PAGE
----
Many plants of the lily family are toxic to cats, and some are toxic to dogs. Cats are the only animals in which the Easter and stargazer lilies are known to be toxic. Generally, a cat’s first reaction to this plant includes vomiting, lethargy and lack of appetite, but kidney failure and even death can quickly follow if a cat is untreated. The peace lily (also known as Mauna Loa) is toxic to both dogs and cats. Ingestion of the peace lily or calla lily can cause irritation of the tongue and lips, increased salivation, difficulty swallowing and vomiting.

6. Cyclamen


Cyclamen (also known as sowbread) is a pretty, flowering plant that is toxic to dogs and cats. If ingested, this plant can cause increased salivation, vomiting and diarrhea. If an animal ingests a large amount of the plant’s tubers — which are found at the root, generally below the soil — heart rhythm abnormalities, seizures and even death can occur.

7. Heartleaf Philodendron

Heartleaf Philodendron

Heartleaf philodendron (also known as horsehead philodendron, cordatum, fiddle leaf, panda plant, split-leaf philodendron, fruit salad plant, red emerald, red princess or saddle leaf) is a common, easy-to-grow houseplant that is toxic to dogs and cats. This philodendron contains a chemical that can irritate the mouth, tongue and lips of animals. An affected pet may also experience increased salivation, vomiting and difficulty swallowing

8. Jade Plant

Jade Plant

Jade plant (also known as baby jade, dwarf rubber plant, jade tree, Chinese rubber plant, Japanese rubber plant or friendship tree) is toxic to both cats and dogs. The toxic property in this plant is unknown, but ingestion can cause vomiting, depression, ataxia (incoordination) and bradycardia (slow heart rate; this is rare).

9. Aloe Plant


Aloe plant (also known as medicine plant or Barbados aloe) is a common succulent that is toxic to dogs and cats. Aloin is the toxic agent in this plant. The bitter yellow substance is found in most aloe species and may cause vomiting and/or reddish urine.


10. Satin Pothos

Satin Pothos

Satin pothos (also known as silk pothos) is toxic to dogs and cats. If ingested by a cat or dog, the plant may irritate the mouth, lips and tongue. The pet may also experience increased salivation, vomiting and/or difficulty swallowing.

But the list goes on and on.  I recently came across this brilliant and very comprehensive guide from the Dogs Trust so I thought Id share it with you too just in case you were considering remodelling your garden.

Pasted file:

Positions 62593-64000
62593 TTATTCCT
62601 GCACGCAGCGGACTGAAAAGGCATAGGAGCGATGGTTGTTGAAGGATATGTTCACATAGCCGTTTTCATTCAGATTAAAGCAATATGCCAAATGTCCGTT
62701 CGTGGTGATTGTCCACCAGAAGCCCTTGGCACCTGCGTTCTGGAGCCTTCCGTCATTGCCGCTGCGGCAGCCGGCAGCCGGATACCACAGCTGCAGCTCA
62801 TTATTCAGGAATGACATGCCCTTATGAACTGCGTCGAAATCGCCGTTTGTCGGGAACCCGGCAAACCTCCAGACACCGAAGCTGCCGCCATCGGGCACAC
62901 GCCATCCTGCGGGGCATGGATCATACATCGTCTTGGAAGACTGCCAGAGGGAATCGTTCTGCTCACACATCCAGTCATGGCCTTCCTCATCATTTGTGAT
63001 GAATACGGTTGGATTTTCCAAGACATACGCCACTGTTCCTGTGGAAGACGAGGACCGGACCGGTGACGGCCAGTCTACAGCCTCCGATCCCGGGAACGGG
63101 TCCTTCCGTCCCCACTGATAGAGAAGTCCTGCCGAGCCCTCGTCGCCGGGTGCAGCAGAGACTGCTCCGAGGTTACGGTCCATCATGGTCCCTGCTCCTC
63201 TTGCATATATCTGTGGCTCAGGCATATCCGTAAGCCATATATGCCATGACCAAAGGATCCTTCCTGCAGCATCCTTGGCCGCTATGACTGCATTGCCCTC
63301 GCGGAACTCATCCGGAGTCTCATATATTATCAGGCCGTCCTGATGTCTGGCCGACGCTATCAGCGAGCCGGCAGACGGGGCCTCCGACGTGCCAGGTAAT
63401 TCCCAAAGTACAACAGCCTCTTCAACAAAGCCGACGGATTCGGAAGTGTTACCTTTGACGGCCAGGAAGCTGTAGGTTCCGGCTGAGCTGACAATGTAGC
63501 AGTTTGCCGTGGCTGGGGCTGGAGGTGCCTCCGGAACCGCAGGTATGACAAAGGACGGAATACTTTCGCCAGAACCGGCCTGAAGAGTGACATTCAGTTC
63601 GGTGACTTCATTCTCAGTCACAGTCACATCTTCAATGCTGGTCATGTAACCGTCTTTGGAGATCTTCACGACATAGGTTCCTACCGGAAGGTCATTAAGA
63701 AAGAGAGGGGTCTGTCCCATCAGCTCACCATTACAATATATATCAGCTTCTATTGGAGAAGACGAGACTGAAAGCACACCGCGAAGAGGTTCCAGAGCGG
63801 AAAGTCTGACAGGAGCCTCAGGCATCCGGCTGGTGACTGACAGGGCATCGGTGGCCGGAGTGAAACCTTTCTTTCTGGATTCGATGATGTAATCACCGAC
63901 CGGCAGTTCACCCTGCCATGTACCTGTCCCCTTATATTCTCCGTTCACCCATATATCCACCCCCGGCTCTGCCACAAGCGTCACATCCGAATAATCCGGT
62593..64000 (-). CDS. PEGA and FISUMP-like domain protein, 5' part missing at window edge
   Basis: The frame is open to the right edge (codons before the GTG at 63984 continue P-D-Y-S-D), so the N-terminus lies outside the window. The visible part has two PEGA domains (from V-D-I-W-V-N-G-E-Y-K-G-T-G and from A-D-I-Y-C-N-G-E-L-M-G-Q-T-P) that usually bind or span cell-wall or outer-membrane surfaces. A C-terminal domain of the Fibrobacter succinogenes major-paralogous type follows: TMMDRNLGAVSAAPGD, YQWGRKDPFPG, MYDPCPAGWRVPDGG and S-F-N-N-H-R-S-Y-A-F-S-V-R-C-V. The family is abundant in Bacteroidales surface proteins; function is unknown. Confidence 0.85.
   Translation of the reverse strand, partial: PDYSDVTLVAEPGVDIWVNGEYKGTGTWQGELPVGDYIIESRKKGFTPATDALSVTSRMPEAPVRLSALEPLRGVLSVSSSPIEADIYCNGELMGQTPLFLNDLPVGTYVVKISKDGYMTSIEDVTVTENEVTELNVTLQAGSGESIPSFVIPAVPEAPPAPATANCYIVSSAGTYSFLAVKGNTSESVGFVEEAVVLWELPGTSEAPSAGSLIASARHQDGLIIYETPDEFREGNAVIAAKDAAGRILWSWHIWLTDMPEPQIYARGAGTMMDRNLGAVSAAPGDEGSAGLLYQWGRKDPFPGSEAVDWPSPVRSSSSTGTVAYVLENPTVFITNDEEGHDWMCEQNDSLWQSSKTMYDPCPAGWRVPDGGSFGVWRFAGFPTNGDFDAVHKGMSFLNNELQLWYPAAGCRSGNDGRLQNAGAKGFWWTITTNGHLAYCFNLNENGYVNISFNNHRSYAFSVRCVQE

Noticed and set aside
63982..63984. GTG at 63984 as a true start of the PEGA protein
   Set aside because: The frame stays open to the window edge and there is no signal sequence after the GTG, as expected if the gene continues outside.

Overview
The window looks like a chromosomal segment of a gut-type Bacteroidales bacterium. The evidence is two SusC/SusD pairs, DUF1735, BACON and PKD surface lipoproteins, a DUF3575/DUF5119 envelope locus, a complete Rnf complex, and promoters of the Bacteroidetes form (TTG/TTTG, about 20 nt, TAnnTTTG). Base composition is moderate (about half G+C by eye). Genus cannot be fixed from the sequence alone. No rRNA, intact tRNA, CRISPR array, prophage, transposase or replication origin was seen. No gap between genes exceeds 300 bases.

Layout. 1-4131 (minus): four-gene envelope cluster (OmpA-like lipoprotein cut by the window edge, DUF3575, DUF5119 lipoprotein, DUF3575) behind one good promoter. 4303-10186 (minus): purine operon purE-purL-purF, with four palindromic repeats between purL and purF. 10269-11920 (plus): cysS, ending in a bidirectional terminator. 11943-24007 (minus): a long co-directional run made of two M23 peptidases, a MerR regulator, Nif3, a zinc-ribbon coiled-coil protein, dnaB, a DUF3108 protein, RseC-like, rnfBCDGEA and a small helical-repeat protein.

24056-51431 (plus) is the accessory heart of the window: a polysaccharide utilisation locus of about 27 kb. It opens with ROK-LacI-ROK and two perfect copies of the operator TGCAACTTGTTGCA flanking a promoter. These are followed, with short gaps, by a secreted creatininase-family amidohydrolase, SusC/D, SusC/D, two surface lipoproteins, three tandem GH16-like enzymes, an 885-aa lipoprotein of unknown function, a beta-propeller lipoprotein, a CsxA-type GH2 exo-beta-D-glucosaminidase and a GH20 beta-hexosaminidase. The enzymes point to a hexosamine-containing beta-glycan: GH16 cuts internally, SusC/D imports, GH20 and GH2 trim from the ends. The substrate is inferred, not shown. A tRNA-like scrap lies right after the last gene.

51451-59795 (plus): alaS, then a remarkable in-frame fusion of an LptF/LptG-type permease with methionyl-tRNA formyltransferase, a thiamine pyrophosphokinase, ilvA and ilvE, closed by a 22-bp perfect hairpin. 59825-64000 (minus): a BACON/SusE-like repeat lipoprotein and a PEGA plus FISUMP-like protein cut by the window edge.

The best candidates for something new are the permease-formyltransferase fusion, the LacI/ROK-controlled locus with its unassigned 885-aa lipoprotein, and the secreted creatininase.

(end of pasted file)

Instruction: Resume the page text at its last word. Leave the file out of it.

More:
Common name

Botanical name

 Details (if known)

 Aconite (roots, foliage, seeds)

 Aconitum species

 Toxic if eaten, causing nausea and vomiting. May also affect cardiac function – increased heart rate.

African violet (leaves)

 Saintpaulia ionantha

 Aloe vera

 Aloe vera


Amaryllis (bulbs)

 Hippeastrum species

 Upset stomach, hyperactivity, lethargy, coma, shock.

Can be fatal. Angels’ trumpets

 Brugmansia species

 Toxic if eaten, causing nausea and vomiting.

Angel wings

 Caladium species

 Upset stomach, oral irritation, asphyxiation, tremors, seizures, loss of balance.

Can be fatal. Apple (seeds)

 Malus species

 Seeds contain cyanide. Varied toxic effects.

Apple leaf croton

 Apricot (kernels)

 Prunus armeniaca

 Kernels contain cyanide.

Can be fatal. Arborvitae

 Thuja species

 Harmful if eaten in quantity. May cause a skin allergy.

Arrow grasses (leaves)

 Triglochin species

 Asparagus fern

 Asparagus setaceus

 Contains a wide variety of poisons resulting in a large range of symptoms.

Autumn crocus

 Crocus speciosus

 Vomiting, nervous excitement. May cause dermatitis.

Avocado (fruit & pith)

 Persea americana

 Diarrhoea, vomiting, laboured breathing.

Can be fatal. Azalea (all parts)

 Rhododenron occidentale

 Nausea, vomiting, depression, difficulty breathing and coma.

Can be fatal if eaten in large enough quantities. Baby’s breath

 Gypsophila paniculata

 Barilla (leaves & stems)

 Salsola soda